Environment Secretary Thérèse Coffey blames rain coming from 'wrong direction' for Storm Babet floods that devastated Chesterfield and Derbyshire and claimed life of elderly woman
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Maureen Gilbert, 83, was found dead by her son and grandson on Saturday in Chesterfield after they became concerned when her street, Tapton Terrace, had flooded.
Thérèse Coffey MP, the Government’s Environment Secretary, has since suggested that the direction the rain had come from had increased the impact of flooding.
She told a Commons Environment Committee yesterday: “One of the things that happened particularly with Storm Babet is that we are very good, with the Met Office and the Environment Agency’s flood forecasting [centre], at predicting weather normally because most of our rain tends to come in from the west. We’ve got that pretty much down to a fine art.
“This was rain coming from the other way and we don’t have quite as much experience on that. Therefore, our accuracy of predicting where such heavy rain would fall was not to the same degree as if it had been.
“So the Environment Agency had moved assets from parts of the country more towards Yorkshire and the north-east and that way. But I’m conscious that there were still some places that felt they could have done with some more pumps.”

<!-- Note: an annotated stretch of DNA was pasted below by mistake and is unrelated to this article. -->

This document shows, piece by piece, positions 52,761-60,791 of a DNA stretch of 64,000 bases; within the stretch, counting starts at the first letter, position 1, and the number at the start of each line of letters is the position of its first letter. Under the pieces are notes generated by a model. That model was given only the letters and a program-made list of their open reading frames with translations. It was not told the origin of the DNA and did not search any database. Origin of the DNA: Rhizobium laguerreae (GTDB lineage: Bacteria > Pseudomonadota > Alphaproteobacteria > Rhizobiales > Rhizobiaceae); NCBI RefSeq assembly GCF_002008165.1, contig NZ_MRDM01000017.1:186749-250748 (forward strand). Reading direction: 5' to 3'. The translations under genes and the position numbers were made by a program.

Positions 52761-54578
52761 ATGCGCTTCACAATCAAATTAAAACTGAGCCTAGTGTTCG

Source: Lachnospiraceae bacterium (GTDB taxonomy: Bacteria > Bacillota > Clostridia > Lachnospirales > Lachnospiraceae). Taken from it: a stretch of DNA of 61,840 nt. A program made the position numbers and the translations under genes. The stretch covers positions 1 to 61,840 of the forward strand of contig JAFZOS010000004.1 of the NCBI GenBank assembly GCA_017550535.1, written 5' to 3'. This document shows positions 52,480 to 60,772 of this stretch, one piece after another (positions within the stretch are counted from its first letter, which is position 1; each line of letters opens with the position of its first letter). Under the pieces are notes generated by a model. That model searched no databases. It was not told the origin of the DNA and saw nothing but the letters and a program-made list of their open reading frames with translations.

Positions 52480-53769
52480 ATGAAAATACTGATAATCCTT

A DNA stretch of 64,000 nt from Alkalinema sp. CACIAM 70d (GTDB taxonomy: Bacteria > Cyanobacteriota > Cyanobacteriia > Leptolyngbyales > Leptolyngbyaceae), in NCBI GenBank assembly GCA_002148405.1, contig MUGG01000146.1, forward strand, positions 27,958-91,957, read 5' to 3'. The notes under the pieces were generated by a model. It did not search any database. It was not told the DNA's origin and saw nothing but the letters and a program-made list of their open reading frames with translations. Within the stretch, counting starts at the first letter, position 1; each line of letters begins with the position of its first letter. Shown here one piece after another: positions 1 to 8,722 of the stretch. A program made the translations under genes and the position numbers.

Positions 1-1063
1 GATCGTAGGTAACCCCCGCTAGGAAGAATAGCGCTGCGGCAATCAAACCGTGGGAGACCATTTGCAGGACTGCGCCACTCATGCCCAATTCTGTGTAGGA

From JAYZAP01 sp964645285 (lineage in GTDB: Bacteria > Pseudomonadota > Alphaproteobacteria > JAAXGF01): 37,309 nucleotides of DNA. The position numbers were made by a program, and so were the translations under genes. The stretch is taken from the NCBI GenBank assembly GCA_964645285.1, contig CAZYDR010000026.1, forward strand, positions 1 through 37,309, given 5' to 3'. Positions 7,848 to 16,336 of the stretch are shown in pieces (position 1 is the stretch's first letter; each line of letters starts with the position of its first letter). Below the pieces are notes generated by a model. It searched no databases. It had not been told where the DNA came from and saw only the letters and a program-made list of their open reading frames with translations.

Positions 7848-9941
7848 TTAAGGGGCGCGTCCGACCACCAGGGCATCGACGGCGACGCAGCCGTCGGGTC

At least seven people are thought to have died during Storm Babet across the country. Derbyshire County Council reported that around 1,700 homes were evacuated across the county and some 200 roads were closed.
Chesterfield MP Toby Perkins, who visited flooded homes over the weekend and helped set up a flood victims appeal, said that more needs to be done to help the affected families now and in the future.
He said he would ask the Government to provide funds for people that have been hit by floods, and that he would press for an investigation to assess why Chesterfield had flooded again – and to determine what can be done to protect the town going forward.